Anniversary events mark “stations on our common journey”
“Mission is a commandment, and unity is a prayer,” according to Bishop Brian Farrell of the Roman Catholic Church. The commandment to make disciples is found in the “great commission” of Jesus in Matthew 28:16-20, and John 17:21 records Christ’s prayer that all his followers may be one.
On Saturday 5 June 2010, the fiftieth anniversary of the formation of the Roman Catholic Secretariat for Promoting Christian Unity, three leaders of prominent traditions of Christianity reflected on the hundred years since the World Missionary Conference at Edinburgh in June 1910 and the half-century since the Second Vatican Council of the 1960s. Bishop Brian Farrell of what is now the Pontifical Council for Promoting Christian Unity (PCPCU), Rev. Dr Geoff Tunnicliffe of the World Evangelical Alliance (WEA) and Rev. Dr Olav Fykse Tveit of the World Council of Churches (WCC) spoke on the topic “Christian unity today” in a morning press conference at Edinburgh 2010.
Bishop Farrell explained that the original secretariat was formed by Pope John XXIII to facilitate the participation of observers from other Christian bodies, representatives of the so-called “separated brethren”, in the life of Vatican II. He also emphasised the role of the PCPCU in helping bishops educated in a dated “theology of exclusion” to move to genuinely ecumenical commitment. The documents produced during the Second Vatican Council “recognised the already existing ecumenical movement as a gift of the Holy Spirit”, setting the stage for Catholic co-sponsorship of interdenominational gatherings like Edinburgh 2010.
Geoff Tunnicliffe, the WEA’s international director, observed that individuals tend to look at history “through their own prisms”. For example, he said, members of the evangelical movement look back to the Edinburgh conference of 1910 and see a meeting that was all about mission and led to new approaches towards world evangelisation. Others see Edinburgh 1910 as the birth of the modern ecumenical movement and trace its outcomes primarily through councils encouraging the visible unity of the churches. “This is a difference,” he said, “but it is understandable.” Several observances of this centennial have been organised with differing emphases, in Tokyo, Edinburgh, Capetown and elsewhere. But while tensions between Christian streams have led to reluctance in some circles to use the term “ecumenical”, it is now possible for diverse groups to come together as stakeholders in an event like Edinburgh 2010.
Olav Fykse Tveit, general secretary of the WCC, argued that the 1910 conference “brought a new dynamic into all of Christianity and raised the question of unity in evangelism”. He continued, “We are here to remind ourselves that we should not divide our calling, but we should share our calling.” He insisted that it would be a mistake to assign one group of churches the task of evangelism, and another the task of seeking social justice and peace. Rather than accepting such a division of labour, “we must respond to our common calling together. The world needs the gospel. The world also has the need for justice and peace.” For this reason, he said, the WCC tries to offer “a wide space, a meeting-place for a variety of traditions but also a space for the powerless, for those who have trouble making themselves heard in the world.”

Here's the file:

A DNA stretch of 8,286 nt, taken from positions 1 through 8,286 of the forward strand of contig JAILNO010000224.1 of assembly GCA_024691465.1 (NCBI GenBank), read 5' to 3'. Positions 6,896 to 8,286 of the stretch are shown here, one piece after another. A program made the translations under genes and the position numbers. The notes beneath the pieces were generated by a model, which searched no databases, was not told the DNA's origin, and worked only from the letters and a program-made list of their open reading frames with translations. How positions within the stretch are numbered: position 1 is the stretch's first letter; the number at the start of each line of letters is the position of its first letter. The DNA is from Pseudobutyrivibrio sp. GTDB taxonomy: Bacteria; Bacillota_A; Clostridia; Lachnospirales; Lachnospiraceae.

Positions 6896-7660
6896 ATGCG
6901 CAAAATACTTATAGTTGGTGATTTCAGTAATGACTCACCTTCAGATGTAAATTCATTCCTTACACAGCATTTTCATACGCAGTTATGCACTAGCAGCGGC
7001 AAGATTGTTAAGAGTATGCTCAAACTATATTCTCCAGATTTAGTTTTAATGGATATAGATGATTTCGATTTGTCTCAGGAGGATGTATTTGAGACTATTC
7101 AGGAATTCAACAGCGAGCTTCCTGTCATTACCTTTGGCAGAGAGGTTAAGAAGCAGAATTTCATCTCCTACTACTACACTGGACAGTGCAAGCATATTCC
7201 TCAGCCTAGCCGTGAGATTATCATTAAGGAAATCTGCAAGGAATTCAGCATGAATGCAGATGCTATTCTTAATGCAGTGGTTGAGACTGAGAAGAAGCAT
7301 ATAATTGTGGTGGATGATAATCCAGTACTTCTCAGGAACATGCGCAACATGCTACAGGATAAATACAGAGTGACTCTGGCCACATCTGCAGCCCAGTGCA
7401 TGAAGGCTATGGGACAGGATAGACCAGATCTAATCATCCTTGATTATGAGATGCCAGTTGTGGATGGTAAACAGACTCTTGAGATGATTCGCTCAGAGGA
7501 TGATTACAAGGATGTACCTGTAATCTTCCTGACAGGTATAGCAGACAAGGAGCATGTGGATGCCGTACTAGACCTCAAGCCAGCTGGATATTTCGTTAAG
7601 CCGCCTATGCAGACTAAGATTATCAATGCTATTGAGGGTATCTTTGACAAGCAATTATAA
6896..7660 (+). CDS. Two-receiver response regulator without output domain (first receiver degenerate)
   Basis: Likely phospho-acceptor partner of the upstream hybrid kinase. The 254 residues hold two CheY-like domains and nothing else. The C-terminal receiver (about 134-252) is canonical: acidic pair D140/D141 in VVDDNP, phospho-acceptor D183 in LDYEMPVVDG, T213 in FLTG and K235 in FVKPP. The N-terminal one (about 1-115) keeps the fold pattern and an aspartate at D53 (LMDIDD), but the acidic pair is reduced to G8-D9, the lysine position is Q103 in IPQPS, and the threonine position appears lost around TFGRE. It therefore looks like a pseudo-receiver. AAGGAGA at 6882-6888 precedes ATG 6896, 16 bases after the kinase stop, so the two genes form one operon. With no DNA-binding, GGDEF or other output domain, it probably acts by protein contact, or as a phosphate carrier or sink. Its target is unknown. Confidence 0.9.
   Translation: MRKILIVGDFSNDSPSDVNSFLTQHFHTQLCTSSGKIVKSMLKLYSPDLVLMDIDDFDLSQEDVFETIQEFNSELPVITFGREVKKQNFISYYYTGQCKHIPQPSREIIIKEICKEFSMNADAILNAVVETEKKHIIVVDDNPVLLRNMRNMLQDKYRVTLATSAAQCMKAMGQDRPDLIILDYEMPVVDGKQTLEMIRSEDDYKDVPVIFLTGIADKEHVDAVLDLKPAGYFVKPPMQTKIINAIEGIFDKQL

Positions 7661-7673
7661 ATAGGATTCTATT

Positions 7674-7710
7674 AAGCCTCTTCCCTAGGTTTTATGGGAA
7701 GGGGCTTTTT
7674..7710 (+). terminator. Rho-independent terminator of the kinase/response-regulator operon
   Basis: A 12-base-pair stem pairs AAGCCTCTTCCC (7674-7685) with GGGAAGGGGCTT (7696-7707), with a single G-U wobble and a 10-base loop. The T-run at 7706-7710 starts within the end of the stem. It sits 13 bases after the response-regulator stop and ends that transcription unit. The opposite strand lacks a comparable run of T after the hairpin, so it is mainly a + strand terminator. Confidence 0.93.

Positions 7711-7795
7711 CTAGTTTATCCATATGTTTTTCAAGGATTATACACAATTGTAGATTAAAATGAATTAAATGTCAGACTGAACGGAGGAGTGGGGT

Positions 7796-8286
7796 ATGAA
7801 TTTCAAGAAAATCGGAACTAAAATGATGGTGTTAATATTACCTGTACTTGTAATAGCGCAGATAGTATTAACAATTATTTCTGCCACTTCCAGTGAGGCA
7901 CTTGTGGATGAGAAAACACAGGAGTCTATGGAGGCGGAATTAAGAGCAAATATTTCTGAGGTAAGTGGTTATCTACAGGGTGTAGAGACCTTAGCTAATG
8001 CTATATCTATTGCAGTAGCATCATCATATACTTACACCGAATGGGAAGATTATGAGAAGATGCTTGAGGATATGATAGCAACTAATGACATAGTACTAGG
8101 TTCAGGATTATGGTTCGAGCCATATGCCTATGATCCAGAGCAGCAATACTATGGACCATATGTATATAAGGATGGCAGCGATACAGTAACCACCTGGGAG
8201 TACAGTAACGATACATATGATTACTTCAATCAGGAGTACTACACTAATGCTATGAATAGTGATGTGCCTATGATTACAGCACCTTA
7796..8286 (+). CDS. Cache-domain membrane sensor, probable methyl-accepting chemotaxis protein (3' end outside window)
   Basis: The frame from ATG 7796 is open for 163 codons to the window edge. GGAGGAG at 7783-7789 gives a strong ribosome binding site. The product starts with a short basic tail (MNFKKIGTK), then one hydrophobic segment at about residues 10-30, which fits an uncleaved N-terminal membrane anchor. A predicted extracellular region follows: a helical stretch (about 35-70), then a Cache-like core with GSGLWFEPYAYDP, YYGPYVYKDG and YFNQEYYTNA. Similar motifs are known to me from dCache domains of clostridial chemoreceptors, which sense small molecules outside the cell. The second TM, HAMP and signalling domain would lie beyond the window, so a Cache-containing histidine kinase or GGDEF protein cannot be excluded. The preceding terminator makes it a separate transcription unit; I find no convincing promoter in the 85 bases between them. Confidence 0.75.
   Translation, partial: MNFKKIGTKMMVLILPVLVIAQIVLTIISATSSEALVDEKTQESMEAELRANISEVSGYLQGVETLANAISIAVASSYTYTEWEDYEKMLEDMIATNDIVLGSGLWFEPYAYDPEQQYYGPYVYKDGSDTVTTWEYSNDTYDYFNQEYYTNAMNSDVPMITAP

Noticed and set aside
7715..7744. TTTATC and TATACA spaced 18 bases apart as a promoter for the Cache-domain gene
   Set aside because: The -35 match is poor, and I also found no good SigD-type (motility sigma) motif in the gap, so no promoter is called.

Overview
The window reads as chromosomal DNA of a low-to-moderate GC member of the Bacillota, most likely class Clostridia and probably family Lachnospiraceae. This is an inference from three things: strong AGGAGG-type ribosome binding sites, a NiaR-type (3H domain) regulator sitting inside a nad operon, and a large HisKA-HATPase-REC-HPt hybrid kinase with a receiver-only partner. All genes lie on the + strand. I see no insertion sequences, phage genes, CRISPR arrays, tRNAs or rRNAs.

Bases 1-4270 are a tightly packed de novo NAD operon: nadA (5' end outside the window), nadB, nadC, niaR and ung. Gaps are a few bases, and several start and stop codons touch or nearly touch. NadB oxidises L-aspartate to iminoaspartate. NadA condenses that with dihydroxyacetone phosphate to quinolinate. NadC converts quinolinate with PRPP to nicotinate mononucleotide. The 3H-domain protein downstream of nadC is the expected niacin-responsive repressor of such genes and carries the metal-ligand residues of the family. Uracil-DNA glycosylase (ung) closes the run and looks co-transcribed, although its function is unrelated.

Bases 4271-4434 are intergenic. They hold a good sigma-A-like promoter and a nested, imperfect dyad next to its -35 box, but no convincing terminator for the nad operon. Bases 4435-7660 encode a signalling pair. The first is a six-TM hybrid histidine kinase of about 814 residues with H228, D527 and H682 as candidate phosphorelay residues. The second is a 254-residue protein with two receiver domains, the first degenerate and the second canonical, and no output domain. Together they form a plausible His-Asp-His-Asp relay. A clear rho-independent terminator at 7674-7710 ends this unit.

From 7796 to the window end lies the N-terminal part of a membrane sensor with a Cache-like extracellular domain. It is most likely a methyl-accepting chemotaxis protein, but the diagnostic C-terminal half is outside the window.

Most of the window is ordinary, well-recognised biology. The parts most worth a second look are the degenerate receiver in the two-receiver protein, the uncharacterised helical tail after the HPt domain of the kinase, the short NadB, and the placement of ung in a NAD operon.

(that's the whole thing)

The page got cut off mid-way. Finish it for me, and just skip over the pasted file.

Challenged by journalists regarding disparities in their traditions’ positions on the ministry of women and human sexuality, the speakers admitted complexities in many areas of dialogue and cooperation. “All that we can say,” Farrell told his audience, “is that we are totally committed to finding the way forward together.” One proof of this commitment is “the visible reality of our being here today,” he added. Tveit warned against “self-fulfilling prophecy” focused on church divisions rather than the churches’ shared concerns for common witness, the preservation of God’s creation, social justice and peace. He added, “We have all received the same gift, and we share the same calling.” Tunnicliffe recalled that a week ago many confessions were represented in Geneva as part of an ongoing, multilateral process to draft a Christian “code on conversion” detailing ethical standards for evangelism. “Active work is continuing to take place, even as we recognise the differences that exist among us,” he said.
“Don’t expect this conference to solve all the questions on the table,” Farrell advised. “But if we are on a journey, we need to stop from time to time, check our progress and our direction, refresh ourselves for the days ahead.”
Tunnicliffe observed that Christ’s prayer for unity in John 17 teaches Christians that “the recognition of Jesus by the world is directly connected to our oneness. But diversity can be a strength, if the world sees us together even in our diversity.”
Edinburgh 1910, Edinburgh 2010 and other events along the way “are stations on our common journey,” remarked Tveit. “If the outcome of this conference does not strike us as revolutionary, it will be because we have experienced so much already. We have a deepening recognition that we all are called to proclaim the gospel, and we are learning to do so together.”